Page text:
Tennis Elbow: Takeaways from a wonderful 2017 Italian Open

published: May, 22, 2017

by: Charles Blouin-Gascon

Welcome to Tennis Elbow, the column that looks back on the week that was in the world of tennis. This week, Charles Blouin-Gascon recaps the 2017 Internazionali BNL d’Italia.

That’s always been the fun part about staring ahead into the future, right?

You watch tennis day after day after day and, especially in men’s tennis in this past era of Roger Federer and co., always see mostly the same players triumph over and over. But then every once in a while, you get a new champion, maybe he/she is younger and full of promise and you think, “Hey maybe one day…”.

And that’s the thing: that “one day” always arrives pretty soon. In Rome this past week, we got a face-to-face with the future. It’s already here. Smile, and say hi.

What other findings can we glean from the past week in the wonderful world of tennis?

Novak Djokovic is back, but he’s not back you know?!

As you see from above, that the Serb was overjoyed and overwhelmed from reaching the Rome Masters final speaks to how trying the past likely year but definitely six months have been. Maybe he can get a healthy dose of realism and relativism from his performance in Rome? Sure, he had a lead of a few thousand points atop the World rankings but he’s still at No. 2. Sure, a final over a young Alexander Zverev is just the type of match he wouldn’t lose but he made the final.

He still only has one title to his name this year, but that doesn’t have to be a death sentence. New coach Andre Agassi can help with that.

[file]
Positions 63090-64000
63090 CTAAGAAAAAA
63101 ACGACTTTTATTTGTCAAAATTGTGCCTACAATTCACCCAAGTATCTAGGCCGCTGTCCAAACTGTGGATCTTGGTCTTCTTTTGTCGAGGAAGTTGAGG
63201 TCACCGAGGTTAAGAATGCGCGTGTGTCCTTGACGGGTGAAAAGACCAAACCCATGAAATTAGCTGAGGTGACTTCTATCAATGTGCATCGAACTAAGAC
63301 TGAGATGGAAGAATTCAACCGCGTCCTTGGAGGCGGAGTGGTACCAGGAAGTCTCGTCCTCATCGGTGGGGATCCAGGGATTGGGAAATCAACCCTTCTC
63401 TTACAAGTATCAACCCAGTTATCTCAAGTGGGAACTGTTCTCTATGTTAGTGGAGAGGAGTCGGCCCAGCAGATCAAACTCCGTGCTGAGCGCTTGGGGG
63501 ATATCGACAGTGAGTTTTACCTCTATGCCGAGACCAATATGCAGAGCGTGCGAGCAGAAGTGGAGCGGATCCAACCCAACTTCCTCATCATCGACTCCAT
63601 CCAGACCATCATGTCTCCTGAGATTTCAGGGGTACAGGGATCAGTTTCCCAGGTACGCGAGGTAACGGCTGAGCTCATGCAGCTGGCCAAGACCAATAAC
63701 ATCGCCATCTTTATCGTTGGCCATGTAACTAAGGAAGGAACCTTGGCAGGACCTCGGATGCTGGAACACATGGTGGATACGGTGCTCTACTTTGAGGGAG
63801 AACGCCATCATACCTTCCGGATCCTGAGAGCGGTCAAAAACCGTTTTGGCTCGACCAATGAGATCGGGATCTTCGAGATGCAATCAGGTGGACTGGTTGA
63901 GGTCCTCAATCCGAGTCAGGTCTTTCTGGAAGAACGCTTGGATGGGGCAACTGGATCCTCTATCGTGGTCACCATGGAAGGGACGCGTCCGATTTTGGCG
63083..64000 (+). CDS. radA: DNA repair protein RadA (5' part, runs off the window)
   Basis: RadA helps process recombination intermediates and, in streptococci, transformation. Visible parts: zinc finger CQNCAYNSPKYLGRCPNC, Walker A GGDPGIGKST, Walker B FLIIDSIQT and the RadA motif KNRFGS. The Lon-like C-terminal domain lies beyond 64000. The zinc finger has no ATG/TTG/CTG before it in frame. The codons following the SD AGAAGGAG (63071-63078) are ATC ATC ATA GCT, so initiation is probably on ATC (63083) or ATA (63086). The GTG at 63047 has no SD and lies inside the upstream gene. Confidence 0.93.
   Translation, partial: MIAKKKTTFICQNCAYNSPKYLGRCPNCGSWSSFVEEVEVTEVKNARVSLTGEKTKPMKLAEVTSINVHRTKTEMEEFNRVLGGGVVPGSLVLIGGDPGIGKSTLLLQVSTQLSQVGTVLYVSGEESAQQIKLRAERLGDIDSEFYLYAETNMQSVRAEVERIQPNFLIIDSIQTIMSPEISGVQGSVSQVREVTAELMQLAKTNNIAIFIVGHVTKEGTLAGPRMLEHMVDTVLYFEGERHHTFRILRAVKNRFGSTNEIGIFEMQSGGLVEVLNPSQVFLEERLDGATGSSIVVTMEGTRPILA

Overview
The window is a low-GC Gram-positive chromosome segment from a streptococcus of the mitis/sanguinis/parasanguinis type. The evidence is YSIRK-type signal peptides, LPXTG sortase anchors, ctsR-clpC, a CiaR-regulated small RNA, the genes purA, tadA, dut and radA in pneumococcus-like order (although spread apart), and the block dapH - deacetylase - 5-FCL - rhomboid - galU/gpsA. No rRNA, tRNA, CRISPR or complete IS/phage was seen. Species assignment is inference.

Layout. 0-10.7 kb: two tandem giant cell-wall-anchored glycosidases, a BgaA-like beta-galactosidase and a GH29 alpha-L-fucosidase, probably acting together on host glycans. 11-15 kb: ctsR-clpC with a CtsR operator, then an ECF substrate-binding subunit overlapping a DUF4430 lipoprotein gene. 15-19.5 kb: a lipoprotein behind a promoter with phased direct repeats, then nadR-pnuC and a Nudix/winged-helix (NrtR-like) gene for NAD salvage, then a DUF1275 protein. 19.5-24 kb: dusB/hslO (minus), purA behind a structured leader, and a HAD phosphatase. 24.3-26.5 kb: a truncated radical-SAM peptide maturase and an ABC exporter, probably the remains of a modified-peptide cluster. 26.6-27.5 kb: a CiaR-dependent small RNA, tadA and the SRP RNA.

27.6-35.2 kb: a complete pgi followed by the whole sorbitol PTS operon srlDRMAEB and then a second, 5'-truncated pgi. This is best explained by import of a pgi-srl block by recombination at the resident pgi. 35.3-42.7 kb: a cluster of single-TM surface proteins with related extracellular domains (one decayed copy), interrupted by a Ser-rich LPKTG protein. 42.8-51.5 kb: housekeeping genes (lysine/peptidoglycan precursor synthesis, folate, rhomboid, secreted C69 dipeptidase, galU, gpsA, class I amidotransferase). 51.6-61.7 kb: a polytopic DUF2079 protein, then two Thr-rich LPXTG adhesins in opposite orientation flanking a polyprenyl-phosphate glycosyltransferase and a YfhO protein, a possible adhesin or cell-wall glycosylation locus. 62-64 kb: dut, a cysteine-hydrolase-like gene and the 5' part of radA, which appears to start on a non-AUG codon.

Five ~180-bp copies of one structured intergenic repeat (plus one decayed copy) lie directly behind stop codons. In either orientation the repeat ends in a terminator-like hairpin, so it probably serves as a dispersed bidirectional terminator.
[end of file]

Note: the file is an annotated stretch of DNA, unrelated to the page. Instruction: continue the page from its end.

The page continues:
The kids are all right

Speaking of Zverev, the German is the one who crashed Djokovic’s Italian party for a potential 31st Masters 1000 title. And today, the 20-year-old makes his debut inside the Top 10 world rankings. Zverev jumped on Djokovic from the jump, breaking the Serb when he couldn’t manage a first serve to open the match and forging ahead for a relatively routine win in two sets.

In beating Djokovic, Zverev became the youngest player to win a Masters 1000 event since the Serb himself. If his ensuing career is anything like Djokovic’s, then we’re in for a treat.

What does this mean for Roland Garros? It means it’s wide open.

On the women’s side, Elina Svitolina defeated the favoured Simona Halep in three sets by the final score of 4-6, 7-5 and 6-1. “Every single day, everyone is working very hard,” Svitolina said after the win. “They are waiting for these kind of moments when there is a right moment and the right day.”

For Svitolina, this was indeed a right day. Still just 22 years old, the native of Odessa, Ukraine, is now ranked a career-high No. 6 but the real number of importance right now is 1—as in, Svitolina currently ranks No. 1 in the road to Singapore for the BNP Paribas WTA Finals.

Many things can and will change before October but for now, it’s Svitolina in the driver seat. “I think I can be proud of myself for handling the pressure, because I played some tough matches here,” she said after Rome. “Today I needed to show that I am there and I want to win and I’m ready to do it.”

Yep. Just ask Halep, who was coming off a win in Madrid and hoping for the rare Madrid-Rome double that hasn’t happened in the WTA since Serena Williams in 2013. But the Romanian, with 47 total unforced errors, was simply too erratic to win the match against an opponent at the top of her powers.

Follow Charles Blouin-Gascon on Twitter @RealCBG

Charles Blouin-Gascon

I'm the mastermind (I use this word very generously) of the 'Tennis Elbow' column, which looks at the previous week in the world of tennis. I try to bring humor to my coverage, because life's much better when you're smiling. I can also hit a mean backhand down the line.

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